What happens next in Igboland? When will the Nigeria military and police forces depart – as duly demanded by the Igbo human rights practitioners? How do the Igbo shut down this occupation? The Igbo demands are for immediate implementation. Nigeria must comply with these demands. The Igbo should now ensure that Nigeria evacuates its occupying military and police forces from their country forthwith. The Igbo are not Nigerian. The Igbo are from Biafra. The Igbo are Biafran. Whilst the Igbo worked extraordinarily hard by playing the vanguard role in the liberation of Nigeria from the British conquest (beginning from the 1930s), the Igbo ceased to be Nigerian on 29 May 1966. This was the day Nigeria launched the Igbo genocide. The Igbo renouncement of their Nigerian citizenship is the irrevocable Igbo indictment on a state that embarked on the destruction of 3.1 million Igbo people, one-quarter of the nation’s population at the time. The only future a genocide-state has is its dismantling – nothing else.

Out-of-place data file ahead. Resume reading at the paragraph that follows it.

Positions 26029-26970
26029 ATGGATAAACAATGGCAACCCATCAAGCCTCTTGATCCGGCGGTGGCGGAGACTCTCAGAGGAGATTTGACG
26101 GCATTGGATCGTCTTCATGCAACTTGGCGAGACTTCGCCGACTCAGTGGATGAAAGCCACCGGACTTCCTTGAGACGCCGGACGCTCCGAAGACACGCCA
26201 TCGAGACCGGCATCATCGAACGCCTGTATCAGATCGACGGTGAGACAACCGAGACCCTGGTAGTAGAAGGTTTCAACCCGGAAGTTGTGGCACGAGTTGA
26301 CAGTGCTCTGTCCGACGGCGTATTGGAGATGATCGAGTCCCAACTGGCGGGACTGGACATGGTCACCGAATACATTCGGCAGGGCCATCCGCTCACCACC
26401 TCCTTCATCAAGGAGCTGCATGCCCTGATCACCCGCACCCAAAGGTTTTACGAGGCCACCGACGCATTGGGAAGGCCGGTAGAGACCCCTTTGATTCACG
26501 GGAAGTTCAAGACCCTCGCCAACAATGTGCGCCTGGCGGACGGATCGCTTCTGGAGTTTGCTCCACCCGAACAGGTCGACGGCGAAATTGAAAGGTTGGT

The Igbo should now stop paying the millions and millions of US dollars worth of expropriation tax that sustains the occupation and their subjugation. One must never, ever, be a participant in their incarceration, their deindividuation. A general, indefinite strike across the Igbo country should be called forthwith, demanding the unconditional dismantling of Nigeria’s barriers of extortion and expropriation, and the evacuation of its military/police bases from their land. An extensive and continuing-evolving organisation is required as this march of freedom develops. All strata of the 50 million Igbo population, at home and abroad, must be mobilised – particularly women organisations, farmers, youth/students’ bodies, the redoubtable umuada and umunna circuits, market/allied trade guilds, custodians and overseers of Igbo traditional religious places of worship, the clergy and the rest of the intellectuals. The Igbo clergy, for instance, has its work cut out. The role of the church in national freedom movements has been invaluable as the world has seen in places like Poland, the United States (the African American church, for example), several countries in Latin America and, of course, back home in Biafra as occurred 44 years ago – surely in the next sermon in the churches and cathedrals of the land, the congregation will be interested to learn of the legacies of the venerables Akanu Ibiam, Godfery Okoye, Benjamin Nwankiti… The Igbo expect their intellectuals, many of who are part of the world’s best and brightest, to play a critical role in responding to this existential threat to their nation. Already, there exists a rich legacy of the outstandingly selfless role played by Igbo intellectuals to Igboland at the onset of the genocide to build upon.